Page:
2 minutes with Yasmine Abdel Razek: What is happening in EMs and how it relates to Egypt

The main pillar in everything we’re seeing now is the budget deficit – and this is not just Egypt’s problem, but that of many other countries as well (Photo courtesy of ECES)

During a discussion on the effect of regional developments on Egypt’s economic outlook organized by the Egyptian Center for Economic Studies (ECES), head of strategic planning at EGBank Yasmine Abdel Razek took a look at what is happening in emerging markets (EMs) around the globe and what it has to do with Egypt’s current economic situation.

What exactly is causing crises in EMs?
The reasons, for instance, behind Turkey’s crisis are high inflation and interest rates, an excessive current account deficit and its foreign currency debt. Adding to this is the political tension with the United States and Turkey’s reliance on capital inflows to fund private-sector excess. All in all, the country’s economic policy focuses on the construction industry, state-awarded contracts and stimulus measures, while neglecting education and research and development.

Argentina’s crisis emerged from the faster-than-expected plunge of its currency due to investor concerns, as the government was unable to control inflation while hiking interest rates to levels that were unheard of. The foreign currency-denominated debt has also become more expensive for the government, forcing it to turn to the International Monetary Fund (IMF) for a very large $50 billion loan – a step the country has viciously resisted up until this point. From a structural perspective, populist governments had been printing money over the years in an effort to finance the budget deficit, while utility prices skyrocketed as the country aimed at reducing subsidies and closing the fiscal deficit – naturally keeping inflation rates high. What tops it all off is that Argentina had faced its worst drought in decades, which negatively affected its soybean and corn harvests, which are the main crops they depend on.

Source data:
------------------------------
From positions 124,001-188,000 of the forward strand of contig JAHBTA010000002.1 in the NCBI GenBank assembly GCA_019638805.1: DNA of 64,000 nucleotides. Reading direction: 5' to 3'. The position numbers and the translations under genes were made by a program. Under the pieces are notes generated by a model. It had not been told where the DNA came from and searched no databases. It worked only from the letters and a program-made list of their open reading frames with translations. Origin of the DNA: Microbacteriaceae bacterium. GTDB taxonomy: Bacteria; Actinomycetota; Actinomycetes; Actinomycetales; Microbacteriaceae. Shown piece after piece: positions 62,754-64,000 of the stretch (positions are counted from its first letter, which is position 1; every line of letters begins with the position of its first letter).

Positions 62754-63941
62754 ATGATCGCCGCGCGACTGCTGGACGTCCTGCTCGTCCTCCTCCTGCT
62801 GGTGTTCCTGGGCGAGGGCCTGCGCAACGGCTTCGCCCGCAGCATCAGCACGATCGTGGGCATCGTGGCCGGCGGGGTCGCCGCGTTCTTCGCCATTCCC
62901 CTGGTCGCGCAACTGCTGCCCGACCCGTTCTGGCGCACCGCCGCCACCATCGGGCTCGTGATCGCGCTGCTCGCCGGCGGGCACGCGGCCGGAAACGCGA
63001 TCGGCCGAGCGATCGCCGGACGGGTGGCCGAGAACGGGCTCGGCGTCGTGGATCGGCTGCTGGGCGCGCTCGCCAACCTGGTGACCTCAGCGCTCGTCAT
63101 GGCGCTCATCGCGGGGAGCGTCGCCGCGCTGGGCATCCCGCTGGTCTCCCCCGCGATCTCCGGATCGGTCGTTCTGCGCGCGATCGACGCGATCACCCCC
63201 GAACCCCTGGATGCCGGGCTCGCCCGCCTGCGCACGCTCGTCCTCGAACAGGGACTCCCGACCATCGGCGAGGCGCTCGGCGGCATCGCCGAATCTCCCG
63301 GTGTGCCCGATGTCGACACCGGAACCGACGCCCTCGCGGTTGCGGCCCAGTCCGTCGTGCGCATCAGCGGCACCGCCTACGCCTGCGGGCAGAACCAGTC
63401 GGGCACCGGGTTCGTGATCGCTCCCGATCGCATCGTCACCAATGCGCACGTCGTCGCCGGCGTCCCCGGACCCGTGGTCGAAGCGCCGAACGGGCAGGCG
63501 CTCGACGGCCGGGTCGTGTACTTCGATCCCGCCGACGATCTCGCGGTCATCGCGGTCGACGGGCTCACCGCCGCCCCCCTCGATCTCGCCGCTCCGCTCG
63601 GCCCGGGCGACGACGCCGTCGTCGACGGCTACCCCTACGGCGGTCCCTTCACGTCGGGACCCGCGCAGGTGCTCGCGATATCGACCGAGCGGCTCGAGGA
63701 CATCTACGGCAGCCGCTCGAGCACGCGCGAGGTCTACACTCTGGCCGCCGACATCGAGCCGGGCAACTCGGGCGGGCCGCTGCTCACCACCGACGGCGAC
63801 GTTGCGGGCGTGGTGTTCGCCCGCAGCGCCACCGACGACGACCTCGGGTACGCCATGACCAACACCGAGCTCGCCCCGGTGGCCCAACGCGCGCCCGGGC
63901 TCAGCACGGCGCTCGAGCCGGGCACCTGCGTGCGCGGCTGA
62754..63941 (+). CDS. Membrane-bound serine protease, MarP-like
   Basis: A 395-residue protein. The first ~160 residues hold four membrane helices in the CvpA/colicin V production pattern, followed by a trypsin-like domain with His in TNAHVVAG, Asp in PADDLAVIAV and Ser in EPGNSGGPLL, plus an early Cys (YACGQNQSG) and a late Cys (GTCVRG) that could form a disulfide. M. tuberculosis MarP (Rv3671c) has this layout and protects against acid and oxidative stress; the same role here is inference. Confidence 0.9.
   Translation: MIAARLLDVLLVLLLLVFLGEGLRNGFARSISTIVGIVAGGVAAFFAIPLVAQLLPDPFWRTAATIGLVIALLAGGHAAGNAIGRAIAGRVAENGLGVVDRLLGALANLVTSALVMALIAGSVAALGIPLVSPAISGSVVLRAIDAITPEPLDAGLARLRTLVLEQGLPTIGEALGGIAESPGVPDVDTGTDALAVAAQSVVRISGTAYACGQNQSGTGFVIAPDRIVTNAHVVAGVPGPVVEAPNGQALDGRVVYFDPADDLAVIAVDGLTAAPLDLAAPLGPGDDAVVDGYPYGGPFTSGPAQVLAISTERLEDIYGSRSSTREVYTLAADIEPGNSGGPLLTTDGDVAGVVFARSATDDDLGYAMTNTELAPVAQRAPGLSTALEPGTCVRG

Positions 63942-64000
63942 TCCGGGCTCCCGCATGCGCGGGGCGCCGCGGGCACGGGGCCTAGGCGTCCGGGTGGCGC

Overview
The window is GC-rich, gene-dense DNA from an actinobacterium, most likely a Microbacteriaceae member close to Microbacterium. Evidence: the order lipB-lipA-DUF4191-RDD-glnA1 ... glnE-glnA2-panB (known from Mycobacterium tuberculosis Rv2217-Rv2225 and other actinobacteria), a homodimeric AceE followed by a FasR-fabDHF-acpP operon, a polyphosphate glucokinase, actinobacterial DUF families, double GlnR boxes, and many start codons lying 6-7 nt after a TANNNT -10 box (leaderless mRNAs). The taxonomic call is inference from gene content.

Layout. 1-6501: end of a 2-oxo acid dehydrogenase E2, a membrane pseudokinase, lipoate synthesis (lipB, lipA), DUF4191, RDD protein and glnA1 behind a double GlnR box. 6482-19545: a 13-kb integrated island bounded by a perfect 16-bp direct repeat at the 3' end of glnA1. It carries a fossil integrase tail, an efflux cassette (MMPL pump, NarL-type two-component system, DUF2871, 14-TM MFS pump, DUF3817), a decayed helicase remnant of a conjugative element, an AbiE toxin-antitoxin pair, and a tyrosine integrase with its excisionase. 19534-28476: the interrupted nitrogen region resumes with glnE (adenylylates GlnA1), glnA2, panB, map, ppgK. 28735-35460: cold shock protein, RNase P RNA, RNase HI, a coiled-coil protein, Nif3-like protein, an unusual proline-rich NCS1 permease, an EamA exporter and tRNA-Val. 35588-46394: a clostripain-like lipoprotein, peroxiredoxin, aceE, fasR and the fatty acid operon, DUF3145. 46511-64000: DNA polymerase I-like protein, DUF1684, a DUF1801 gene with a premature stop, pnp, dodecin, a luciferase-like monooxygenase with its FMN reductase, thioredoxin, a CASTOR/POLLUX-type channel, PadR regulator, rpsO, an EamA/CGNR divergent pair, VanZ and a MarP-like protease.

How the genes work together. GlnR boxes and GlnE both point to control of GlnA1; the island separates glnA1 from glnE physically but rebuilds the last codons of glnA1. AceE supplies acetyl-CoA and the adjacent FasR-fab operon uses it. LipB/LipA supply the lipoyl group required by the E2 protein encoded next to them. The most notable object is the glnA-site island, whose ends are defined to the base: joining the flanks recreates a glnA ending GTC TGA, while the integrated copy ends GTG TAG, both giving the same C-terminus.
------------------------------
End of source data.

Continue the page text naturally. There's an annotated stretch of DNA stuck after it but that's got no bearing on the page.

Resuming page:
South Africa also relies heavily on external sustainability, but its main problem was not the drop of its currency, but rather its slow GDP growth of 1 percent for the past couple of years. The currency also dropped dramatically to pre-June 2016 levels, especially after the country announced that it would be entering a recession. The rise of the Brent crude oil price and the country’s grim outlook on the manufacturing sector, which accounts for about 13 percent of the GDP, also plague the South African economy, coupled with a 15-year record official unemployment rate of 27.2 percent – which could even be higher – and minimal investments from the private sector.

Other emerging markets that are going through similar situations are Mexico, Indonesia, India and Brazil, with different magnitudes of course.

Emerging market countries have been increasingly relying on foreign and local currency debt

What all of the above-mentioned countries have in common was summed up by IMF director Christine Lagarde: “The bottom line is that high debt burdens have left many governments more vulnerable to a sudden tightening of global financial conditions and higher interest costs. For emerging market and frontier economies, concerns about debt levels in this environment could contribute to market corrections, sharp exchange rate movements, and further weakening of capital flows.”